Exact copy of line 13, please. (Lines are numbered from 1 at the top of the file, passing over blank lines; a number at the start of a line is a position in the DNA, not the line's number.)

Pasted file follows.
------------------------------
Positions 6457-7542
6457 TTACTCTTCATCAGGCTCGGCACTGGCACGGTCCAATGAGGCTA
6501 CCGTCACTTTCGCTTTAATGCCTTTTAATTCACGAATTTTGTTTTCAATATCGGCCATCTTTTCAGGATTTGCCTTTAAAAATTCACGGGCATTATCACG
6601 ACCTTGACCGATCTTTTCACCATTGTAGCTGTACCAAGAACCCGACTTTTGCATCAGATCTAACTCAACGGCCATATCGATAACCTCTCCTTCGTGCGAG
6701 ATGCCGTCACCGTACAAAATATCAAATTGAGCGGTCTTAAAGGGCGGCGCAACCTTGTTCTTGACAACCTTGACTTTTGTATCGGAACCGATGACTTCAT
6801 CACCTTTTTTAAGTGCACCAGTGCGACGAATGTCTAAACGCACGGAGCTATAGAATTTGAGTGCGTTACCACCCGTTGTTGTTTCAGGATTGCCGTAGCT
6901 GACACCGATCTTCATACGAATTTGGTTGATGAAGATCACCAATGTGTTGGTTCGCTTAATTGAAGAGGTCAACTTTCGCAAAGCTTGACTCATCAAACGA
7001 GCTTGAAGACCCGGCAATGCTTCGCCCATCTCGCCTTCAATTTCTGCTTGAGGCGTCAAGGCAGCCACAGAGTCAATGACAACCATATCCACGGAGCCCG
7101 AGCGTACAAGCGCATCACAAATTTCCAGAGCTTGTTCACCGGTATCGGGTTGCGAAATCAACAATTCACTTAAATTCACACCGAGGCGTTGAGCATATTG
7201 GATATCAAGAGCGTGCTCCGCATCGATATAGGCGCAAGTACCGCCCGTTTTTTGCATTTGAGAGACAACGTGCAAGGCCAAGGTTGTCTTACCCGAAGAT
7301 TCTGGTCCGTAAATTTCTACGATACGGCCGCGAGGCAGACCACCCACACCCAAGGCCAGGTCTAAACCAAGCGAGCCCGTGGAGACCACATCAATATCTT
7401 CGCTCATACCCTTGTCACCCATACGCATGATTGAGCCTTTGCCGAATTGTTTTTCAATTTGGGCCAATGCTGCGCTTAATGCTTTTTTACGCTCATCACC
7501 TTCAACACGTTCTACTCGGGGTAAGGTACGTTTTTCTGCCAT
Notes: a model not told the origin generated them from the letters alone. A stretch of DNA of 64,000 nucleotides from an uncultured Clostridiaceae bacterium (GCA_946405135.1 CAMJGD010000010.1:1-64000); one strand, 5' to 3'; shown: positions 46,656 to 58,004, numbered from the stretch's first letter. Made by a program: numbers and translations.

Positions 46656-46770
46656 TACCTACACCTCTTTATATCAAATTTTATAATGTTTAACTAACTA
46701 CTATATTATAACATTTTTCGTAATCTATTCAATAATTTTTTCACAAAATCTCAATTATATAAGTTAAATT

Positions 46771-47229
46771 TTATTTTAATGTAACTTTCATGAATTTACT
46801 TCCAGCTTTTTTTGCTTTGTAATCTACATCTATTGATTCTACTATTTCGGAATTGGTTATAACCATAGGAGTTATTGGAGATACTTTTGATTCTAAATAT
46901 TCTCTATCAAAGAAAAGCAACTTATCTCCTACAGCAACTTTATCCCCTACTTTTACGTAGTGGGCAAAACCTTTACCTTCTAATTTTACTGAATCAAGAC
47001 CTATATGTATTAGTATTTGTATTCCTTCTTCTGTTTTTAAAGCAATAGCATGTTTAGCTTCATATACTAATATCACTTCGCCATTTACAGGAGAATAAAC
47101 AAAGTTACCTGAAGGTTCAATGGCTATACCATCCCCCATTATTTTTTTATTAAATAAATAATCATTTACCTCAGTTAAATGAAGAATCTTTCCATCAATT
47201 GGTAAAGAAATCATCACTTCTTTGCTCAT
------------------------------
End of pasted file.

7501 TTCAACACGTTCTACTCGGGGTAAGGTACGTTTTTCTGCCAT